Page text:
David Bourget (Western Ontario)
David Chalmers (ANU, NYU)
Rafael De Clercq
Ezio Di Nucci
Jonathan Jenkins Ichikawa
Jack Alan Reynolds
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Philosophical Review 117 (2):245-273 (2008)
We are prone to gross error, even in favorable circumstances of extended reflection, about our own ongoing conscious experience, our current phenomenology. Even in this apparently privileged domain, our self-knowledge is faulty and untrustworthy. We are not simply fallible at the margins but broadly inept. Examples highlighted in this essay include: emotional experience (for example, is it entirely bodily; does joy have a common, distinctive phenomenological core?), peripheral vision (how broad and stable is the region of visual clarity?), and the phenomenology of thought (does it have a distinctive phenomenology, beyond just imagery and feelings?). Cartesian skeptical scenarios undermine knowledge of ongoing conscious experience as well as knowledge of the outside world. Infallible judgments about ongoing mental states are simply banal cases of self-fulfillment. Philosophical foundationalism supposing that we infer an external world from secure knowledge of our own consciousness is almost exactly backward.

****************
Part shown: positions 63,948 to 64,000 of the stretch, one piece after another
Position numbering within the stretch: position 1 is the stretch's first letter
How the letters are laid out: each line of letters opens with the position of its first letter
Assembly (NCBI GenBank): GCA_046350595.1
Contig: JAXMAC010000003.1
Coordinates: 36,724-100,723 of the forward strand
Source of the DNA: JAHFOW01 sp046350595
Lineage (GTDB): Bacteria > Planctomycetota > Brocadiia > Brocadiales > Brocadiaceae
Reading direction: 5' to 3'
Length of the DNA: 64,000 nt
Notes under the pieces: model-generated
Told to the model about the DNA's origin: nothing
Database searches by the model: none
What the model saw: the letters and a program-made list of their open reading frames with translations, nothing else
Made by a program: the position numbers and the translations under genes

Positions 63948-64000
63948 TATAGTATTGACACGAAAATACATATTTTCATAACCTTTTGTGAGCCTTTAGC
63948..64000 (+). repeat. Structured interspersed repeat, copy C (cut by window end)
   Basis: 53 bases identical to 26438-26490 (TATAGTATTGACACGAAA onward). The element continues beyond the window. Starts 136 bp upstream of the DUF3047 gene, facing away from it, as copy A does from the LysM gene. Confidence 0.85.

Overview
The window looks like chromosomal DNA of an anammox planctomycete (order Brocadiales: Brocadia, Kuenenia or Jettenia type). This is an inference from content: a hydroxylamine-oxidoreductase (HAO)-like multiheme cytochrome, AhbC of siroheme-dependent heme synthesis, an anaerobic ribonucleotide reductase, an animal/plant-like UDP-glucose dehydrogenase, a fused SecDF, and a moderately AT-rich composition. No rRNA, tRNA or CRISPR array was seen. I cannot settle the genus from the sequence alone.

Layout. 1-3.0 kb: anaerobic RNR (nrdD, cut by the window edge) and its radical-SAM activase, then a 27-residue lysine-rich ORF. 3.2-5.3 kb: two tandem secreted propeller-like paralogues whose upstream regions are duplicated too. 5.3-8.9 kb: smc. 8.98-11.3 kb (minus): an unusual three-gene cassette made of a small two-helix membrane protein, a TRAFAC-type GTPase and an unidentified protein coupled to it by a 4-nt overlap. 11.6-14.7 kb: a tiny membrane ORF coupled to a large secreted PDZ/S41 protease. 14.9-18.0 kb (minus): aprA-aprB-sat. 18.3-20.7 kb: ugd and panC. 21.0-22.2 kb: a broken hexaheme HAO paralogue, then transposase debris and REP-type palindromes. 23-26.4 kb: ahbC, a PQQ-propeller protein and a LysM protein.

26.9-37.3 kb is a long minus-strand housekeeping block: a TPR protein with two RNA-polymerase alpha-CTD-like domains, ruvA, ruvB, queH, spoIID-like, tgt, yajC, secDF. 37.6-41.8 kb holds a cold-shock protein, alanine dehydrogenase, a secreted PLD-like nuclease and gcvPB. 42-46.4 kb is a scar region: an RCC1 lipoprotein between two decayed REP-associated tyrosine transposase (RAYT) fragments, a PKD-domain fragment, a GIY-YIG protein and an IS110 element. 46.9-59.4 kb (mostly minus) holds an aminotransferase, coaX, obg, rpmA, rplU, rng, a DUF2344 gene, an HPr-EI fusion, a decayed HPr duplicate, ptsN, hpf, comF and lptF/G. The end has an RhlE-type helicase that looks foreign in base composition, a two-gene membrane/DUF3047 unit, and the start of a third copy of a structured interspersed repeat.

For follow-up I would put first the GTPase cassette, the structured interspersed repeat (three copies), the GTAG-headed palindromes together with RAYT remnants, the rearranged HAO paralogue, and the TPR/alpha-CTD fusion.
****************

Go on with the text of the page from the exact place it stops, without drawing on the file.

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Ben Bramble (2013). The Distinctive Feeling Theory of Pleasure. Philosophical Studies 162 (2):201-217.
Amia Srinivasan (2015). Normativity Without Cartesian Privilege. Philosophical Issues 25 (1):273-299.
Jan Slaby (2014). Empathy’s Blind Spot. Medicine, Health Care and Philosophy 17 (2):249-258.
Declan Smithies (2013). The Nature of Cognitive Phenomenology. Philosophy Compass 8 (8):744-754.
Chad Kidd (2011). Phenomenal Consciousness with Infallible Self-Representation. Philosophical Studies 152 (3):361-383.
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